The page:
How can the atomic mass of an individual element be calculated given only the atomic number?

1 Answer | Add Yours

mathsworkmusic's profile pic

mathsworkmusic | (Level 2) Educator

Posted on

The atomic mass number `m_a `, atomic number `Z ` (number of protons in the atom, by which the periodic table is ordered - also equal to the number of electrons in the atom) and neutron number `N ` (number of neutrons in the atom) are related by the equation

`m_a = Z + N `

so that the atomic mass number `m_a ` is equal to the number of nucleons in the atom, that is the number of protons plus neutrons in the nucleus.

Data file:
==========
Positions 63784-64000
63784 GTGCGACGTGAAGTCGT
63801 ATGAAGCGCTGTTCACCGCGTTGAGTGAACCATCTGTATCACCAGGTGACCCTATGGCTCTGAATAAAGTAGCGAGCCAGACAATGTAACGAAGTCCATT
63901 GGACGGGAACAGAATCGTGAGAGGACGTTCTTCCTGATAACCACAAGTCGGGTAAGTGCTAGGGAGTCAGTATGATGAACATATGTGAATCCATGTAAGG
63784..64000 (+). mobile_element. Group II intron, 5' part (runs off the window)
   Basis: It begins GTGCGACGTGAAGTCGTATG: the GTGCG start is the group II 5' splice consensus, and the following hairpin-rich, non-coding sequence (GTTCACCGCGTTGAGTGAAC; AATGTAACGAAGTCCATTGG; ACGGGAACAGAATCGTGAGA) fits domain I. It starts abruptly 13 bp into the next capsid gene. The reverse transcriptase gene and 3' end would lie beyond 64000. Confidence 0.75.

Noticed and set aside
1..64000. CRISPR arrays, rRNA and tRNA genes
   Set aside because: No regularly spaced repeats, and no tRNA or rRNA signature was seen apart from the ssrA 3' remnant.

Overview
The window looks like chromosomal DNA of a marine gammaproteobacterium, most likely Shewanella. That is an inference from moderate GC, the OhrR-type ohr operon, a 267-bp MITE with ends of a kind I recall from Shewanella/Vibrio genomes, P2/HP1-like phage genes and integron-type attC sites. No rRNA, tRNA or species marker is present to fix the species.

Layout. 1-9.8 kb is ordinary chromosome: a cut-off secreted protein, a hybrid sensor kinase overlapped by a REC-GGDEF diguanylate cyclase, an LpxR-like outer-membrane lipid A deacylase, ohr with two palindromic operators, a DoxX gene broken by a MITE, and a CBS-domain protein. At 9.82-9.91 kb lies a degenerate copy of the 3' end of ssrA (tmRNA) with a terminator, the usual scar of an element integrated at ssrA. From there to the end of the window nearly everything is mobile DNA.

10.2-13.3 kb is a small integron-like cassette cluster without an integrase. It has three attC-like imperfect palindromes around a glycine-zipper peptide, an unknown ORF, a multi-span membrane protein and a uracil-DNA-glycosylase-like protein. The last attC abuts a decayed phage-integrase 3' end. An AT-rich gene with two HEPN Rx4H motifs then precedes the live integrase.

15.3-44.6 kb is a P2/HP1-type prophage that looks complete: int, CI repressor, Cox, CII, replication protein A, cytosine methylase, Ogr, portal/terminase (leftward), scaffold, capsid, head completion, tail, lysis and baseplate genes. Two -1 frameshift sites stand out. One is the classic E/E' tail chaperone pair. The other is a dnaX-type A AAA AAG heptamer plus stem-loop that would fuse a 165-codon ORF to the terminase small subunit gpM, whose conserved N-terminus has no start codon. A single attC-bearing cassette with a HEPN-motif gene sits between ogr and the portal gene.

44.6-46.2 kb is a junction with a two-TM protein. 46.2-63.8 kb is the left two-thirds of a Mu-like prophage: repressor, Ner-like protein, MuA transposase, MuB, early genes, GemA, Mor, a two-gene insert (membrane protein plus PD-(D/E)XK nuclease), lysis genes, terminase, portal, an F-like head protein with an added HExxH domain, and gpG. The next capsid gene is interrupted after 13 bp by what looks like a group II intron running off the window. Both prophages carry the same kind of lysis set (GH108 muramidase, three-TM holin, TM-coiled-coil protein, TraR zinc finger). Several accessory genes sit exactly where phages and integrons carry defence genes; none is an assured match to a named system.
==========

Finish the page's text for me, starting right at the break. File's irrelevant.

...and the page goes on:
If we are only given/only know the atomic number `Z ` and not the neutron number `N ` we can approximately calculate the atomic mass number `m_a ` from `Z ` . This can be modelled as a piecewise linear relationship,

`m_a = 2Z `   for smaller `Z` (Helium, proton number = 2. NB Hydrogen has no neutrons, so has atomic mass = 1)

` = ((2 +2.5)/2) Z `  for medium `Z ` (Lithium (3) to Tin (50))

` = 2.5Z `   for larger `Z ` (Tin (50) to Ununoctium (118))

but a better fit (see link attached below) may be a power-law function given by

`m_a = 1.61Z^1.1 `

------------------------------

See periodic table for atomic number and atomic mass number

www.ptable.com

Sources:

We’ve answered 318,969 questions. We can answer yours, too.

Ask a question